Automated Alice is much like Alice in Wonderland, as it begins with a very bored Alice, dreading the hours of her future lessons. She is doing a jigsaw puzzle, and looking aimlessly out the window, and whilst she does, we learn of what her character is like.
We immediately get the impression, of a young, bored child, who is in the middle of her educational life. The difference between Automated Alice and Alice in Wonderland is that the silliness of Alice in Wonderland is created by the characters of Wonderland, whereas the silliness in Automated Alice is created by Alice herself. From her absentminded thoughts we gather that she is a rather foolish girl every now and then. For instance, she is thinking of her uncle. She remembers her aunt telling her that he is “big in the city.” Alice wonders what that could mean, and goes to say that maybe he has two sizes, a big one in the city, and a small one at home. “How splendid that must be!” She assumes that they are talking about physical size.
She also describes the city of Manchester as one full of “noise, and factories making Heaven-knows-what. I wonder how you do make Heaven-knows-what… Perhaps they get the recipe from someone who has only recently died.”
Both of these are just simple everyday sayings expanded into nonsense. Another example is when Alice does the naughty deed of opening Whippoorwill the parrot’s cage, causing him to fly out. She says, “My great aunt will have words with me!”
Of course, the reader could see how easily this improper use of grammar could be said from one who is only partly educated. An assumption that could be made that when Alice gets in trouble her aunt has a “word” with her. Quite a common phrase, which basically means they have to say something serious to them. Alice plurals this phrase to emphasize the point that she has done something naughty.
The plot goes as follows: Alice’s parrot goes into a grandfather clock, and when Alice follows, she finds herself and Whippoorwill lost in time. She finds herself in a termite mound, and after managing to escape, she wanders around in the city of Manchester in the year 1998. Whilst in the city, she finds her doll, a replica of herself with the letters of “Alice” rearranged to make “Celia.” She occasionally finds some missing jigsaw pieces from her puzzle, tries to solve the Jigsaw Murders, horrifying murders where one has their body parts rearranged, encounters and tries to escape Mrs Minus and finally try to go home.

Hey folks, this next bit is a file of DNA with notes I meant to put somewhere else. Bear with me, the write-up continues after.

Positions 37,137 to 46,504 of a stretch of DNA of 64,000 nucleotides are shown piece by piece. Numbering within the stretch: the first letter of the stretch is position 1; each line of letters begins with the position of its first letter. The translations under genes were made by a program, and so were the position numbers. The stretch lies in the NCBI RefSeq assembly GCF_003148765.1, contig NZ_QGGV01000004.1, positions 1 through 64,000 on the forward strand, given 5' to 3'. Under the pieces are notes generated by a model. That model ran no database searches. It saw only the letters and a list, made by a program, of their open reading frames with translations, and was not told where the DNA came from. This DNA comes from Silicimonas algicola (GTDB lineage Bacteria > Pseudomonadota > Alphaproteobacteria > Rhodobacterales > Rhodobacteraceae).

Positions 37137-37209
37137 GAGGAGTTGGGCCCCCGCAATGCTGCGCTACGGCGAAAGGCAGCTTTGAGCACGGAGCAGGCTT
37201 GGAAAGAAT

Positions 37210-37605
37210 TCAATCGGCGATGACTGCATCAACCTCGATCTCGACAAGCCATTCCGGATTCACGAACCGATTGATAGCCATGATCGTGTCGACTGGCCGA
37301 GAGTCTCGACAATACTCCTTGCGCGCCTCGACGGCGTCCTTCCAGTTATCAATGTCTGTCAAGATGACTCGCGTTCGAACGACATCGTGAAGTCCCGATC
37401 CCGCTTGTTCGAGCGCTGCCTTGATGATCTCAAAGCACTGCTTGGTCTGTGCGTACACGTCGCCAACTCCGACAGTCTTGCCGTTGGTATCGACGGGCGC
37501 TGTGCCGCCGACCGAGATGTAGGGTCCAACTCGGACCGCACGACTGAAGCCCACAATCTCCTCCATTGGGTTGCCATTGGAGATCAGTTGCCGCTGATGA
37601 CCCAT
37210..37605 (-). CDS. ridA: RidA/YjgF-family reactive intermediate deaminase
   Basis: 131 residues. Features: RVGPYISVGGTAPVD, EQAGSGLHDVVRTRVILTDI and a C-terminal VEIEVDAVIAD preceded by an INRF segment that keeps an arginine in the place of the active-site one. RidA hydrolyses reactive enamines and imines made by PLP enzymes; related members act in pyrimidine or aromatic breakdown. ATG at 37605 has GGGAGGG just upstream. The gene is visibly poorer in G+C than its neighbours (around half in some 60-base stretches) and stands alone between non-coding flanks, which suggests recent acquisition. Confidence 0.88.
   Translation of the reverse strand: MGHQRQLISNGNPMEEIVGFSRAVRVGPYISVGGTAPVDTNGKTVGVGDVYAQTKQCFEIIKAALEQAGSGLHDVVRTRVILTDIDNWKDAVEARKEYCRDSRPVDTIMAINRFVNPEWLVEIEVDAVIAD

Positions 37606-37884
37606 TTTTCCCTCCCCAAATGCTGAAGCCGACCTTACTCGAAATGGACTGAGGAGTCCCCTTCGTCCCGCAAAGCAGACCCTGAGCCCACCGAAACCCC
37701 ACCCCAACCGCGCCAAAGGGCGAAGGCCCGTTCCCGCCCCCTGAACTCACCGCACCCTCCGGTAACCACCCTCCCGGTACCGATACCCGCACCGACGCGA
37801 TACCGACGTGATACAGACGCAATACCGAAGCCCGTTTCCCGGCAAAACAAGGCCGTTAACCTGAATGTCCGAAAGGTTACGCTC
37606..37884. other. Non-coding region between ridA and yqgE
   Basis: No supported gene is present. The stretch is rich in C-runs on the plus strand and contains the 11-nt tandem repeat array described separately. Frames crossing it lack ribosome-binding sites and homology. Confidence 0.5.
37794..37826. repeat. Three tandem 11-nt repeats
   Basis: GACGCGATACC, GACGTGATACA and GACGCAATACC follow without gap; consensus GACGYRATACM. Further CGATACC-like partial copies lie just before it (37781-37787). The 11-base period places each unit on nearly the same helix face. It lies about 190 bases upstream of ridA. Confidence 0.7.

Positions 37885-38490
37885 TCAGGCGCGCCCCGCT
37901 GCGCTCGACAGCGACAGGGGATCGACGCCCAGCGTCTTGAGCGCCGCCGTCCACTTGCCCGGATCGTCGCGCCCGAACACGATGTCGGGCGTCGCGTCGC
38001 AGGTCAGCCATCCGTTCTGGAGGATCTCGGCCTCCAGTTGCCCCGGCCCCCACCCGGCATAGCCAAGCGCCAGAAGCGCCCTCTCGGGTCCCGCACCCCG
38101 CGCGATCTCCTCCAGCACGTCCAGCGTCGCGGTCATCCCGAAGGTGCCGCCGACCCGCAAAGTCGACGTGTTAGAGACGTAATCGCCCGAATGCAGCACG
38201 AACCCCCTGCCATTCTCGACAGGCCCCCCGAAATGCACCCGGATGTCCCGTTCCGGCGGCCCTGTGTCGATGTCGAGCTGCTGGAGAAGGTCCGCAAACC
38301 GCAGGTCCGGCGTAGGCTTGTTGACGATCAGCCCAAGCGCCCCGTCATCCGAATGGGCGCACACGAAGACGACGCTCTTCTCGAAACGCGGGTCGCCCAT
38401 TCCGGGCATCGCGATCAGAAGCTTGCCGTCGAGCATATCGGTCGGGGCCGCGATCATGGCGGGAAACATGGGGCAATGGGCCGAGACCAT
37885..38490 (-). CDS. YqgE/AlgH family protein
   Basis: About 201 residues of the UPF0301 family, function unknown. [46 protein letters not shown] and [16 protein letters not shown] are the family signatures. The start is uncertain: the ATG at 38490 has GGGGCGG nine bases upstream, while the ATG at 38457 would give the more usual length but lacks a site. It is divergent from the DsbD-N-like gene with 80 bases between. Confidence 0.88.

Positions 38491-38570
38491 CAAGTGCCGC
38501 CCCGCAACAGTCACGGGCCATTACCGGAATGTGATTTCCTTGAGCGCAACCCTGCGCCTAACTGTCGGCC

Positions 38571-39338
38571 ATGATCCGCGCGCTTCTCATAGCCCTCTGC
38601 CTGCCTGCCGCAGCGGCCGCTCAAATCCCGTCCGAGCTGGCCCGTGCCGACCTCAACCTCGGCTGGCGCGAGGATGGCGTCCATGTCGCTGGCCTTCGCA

A significant difference in the two Alice books is the narrator often addresses the reader in Automated Alice. For instance, in Alice in Wonderland, Alice calls out “Mister Rabbit!” to the white rabbit whenever she sees him. She takes it for granted that it is a Mister. Alice in Automated Alice does the same thing when sighing to an ant crossing her jigsaw puzzle from across the room. However, when she does so, the narrator comments.
“Oh mister ant,” Alice said aloud. (Although how she could tell it was a Mister from that distance is quite beyond understanding.”
Another example when the author speaks directly to the reader is when he is asking the reader’s opinion or advice about something. He refers to a Snailman talking sluggishly.
“Or should that be snailishly? I can’t make up my mind, can you?”
Jeff Noon plays on puns a lot. Noon has a skill with words, and his witty humour has made me rate this book as one of the best I have read. Noon actually puts himself in the novel. He plays the part of Zenith O’clock (which incidentally means noon, like his own name), who in the novel has written a book about Alice herself, and helps her on her way back home.
I enjoyed reading/viewing both of these books immensely, and will probably continue to read these books for the rest of my life.
1 Quote from Alice in Wonderland. “Read the directions, and directly you will be directed in the right direction.